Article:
Monk, a constitutional law scholar and author, said Winkle played a pivotal role in his career.
“There are debts that you can never repay,” Monk said. “Mine was to Dr. John W. Winkle III, who became my mentor and friend of 45 years. His constitutional law course prepared me for my life’s work — and the rigors of Harvard Law School.
“His generosity to his alumni was legendary and he graciously edited my books. The university has truly lost a scholar and a gentleman, who embodied the highest standards of excellence and did so wholeheartedly.
Winkle left a legacy on campus – one that will resonate for decades to come. A recent gift from an anonymous donor to Honors College established the John Winkle Reading and Research Room. It was a fitting tribute, as Winkle wrote the eight-page vision statement that led to the establishment of the college.
Mississippi State Auditor Shad White called Winkle the most important mentor in college.
“He served as my thesis supervisor and was an amazing friend,” White said. “I still remember when I left the graduation scene, he hugged me, looked me in the eye and said, ‘You’re going to change the world.’
“The confidence of that gaze pushed me to accomplish far beyond what I thought I could before I encountered it. And I am just one of hundreds of students he has inspired.
Winkle also proposed the creation of a leadership institute and guided the early stages of what later became the Trent Lott Leadership Institute.
“He was someone who really cared about people, and he cared especially about his students,” said former UM vice chancellor Thomas Wallace, vice president of student affairs at California State University. in Bakersfield. “He did everything a wonderful teacher should do to get his students interested in learning and to make learning fun.”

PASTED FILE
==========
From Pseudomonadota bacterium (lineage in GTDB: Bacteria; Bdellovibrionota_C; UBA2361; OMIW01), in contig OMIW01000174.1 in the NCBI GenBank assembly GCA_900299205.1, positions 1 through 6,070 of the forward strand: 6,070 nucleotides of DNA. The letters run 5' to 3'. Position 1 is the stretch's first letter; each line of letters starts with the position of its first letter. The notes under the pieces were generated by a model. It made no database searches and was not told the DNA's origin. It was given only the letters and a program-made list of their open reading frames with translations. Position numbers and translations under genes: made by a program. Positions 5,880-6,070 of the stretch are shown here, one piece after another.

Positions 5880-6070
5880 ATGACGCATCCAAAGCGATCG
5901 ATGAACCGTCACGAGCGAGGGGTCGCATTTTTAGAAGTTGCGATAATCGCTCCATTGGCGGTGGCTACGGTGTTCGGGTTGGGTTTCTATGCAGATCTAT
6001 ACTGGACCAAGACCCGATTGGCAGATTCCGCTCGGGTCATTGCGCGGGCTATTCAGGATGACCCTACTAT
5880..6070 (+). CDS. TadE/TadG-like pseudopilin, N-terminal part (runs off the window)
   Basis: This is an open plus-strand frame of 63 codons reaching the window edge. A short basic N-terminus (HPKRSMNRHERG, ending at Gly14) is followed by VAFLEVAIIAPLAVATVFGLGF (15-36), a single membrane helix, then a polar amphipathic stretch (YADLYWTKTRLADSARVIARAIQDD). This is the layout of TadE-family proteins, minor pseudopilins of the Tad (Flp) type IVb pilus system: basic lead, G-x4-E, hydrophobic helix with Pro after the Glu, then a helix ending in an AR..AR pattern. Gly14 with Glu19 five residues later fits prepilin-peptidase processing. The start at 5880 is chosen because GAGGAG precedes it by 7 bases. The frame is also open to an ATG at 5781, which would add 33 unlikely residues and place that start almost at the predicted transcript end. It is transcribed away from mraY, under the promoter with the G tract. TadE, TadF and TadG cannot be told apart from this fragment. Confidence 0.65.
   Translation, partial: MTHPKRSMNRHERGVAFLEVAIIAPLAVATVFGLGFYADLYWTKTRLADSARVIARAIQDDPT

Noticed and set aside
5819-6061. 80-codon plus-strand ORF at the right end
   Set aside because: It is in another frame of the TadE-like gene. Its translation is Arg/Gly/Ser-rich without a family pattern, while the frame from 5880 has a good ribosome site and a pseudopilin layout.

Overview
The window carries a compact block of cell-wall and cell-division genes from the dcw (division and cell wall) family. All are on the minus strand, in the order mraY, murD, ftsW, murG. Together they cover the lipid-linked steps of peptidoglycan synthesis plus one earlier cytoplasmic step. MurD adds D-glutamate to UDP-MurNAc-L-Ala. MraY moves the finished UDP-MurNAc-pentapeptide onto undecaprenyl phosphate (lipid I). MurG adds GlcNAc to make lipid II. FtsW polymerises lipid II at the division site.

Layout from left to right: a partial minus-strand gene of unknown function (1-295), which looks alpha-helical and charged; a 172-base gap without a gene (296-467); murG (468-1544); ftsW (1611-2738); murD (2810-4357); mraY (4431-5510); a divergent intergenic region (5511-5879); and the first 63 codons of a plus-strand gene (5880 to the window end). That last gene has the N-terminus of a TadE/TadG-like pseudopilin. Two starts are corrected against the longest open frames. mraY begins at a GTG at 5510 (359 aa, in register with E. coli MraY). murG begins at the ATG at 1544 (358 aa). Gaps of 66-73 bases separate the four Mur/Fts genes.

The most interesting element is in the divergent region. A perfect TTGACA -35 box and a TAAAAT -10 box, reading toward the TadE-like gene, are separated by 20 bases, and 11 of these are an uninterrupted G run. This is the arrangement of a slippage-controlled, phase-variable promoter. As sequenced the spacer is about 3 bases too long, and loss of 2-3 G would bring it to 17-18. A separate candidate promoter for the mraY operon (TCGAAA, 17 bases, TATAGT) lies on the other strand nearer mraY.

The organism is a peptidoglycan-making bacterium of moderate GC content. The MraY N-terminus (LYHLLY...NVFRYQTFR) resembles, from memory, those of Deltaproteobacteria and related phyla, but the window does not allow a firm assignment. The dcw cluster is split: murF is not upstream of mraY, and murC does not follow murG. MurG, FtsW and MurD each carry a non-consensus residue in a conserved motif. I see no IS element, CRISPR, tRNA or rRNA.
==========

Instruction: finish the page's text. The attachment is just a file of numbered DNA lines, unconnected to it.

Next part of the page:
Outside of the classroom, Winkle has had a wide variety of accolades and passion projects. He wrote the final text of the Mississippi state constitution in 2014. He also served as recording secretary for the Judicial Advisory Study Committee and the Mississippi Bar Association Commission on Courts in the 21st Century .
An avid Boston Red Sox fan, he coached many youth baseball seasons, including a few with author John Grisham. In Grisham’s “The Street Lawyer”, a character appears as Officer Winkle.
He boosted the Oxford community by helping organize one of its farmers markets. The Oxford Community Market was among the first in the state to accept SNAP benefits.
Winkle helped write the USDA grant that helped Marketplace provide locally grown fresh fruits and vegetables to low-income people in food deserts and train local vendors to grow or prepare crops and produce marketable all year round.
Bruce Levingston, Chancellor’s Honors College Artist-in-Residence and Lester Glenn Fant Professor, said Winkle was “the most generous, the noblest and the most gifted of men.”
“A master teacher and inspirational mentor to generations of students and faculty, I was honored to teach a class with him,” said Levingston. “He treated each student with dignity and kindness and showed a deep and genuine interest in their future and well-being.
“He was a dear friend who leaves a huge void in this world. His legacy of love, compassion and intellectual curiosity will live on in all of us who were fortunate enough to know him.
Winkle is survived by his wife; son Johnny and wife Amy, of Atlanta; Jason and his wife Felicia, of Memphis; and Will, of Taylor; his brother, Joseph R.; six grandchildren, a niece and a nephew.
To make a memorial donation to the John W. Winkle III Endowment, send a contribution, with the endowment’s name written on the memo line of the check, to The University of Mississippi Foundation, 406 University Ave., Oxford, MS 38655. To donate online, visit https://umfoundation.com/winkle.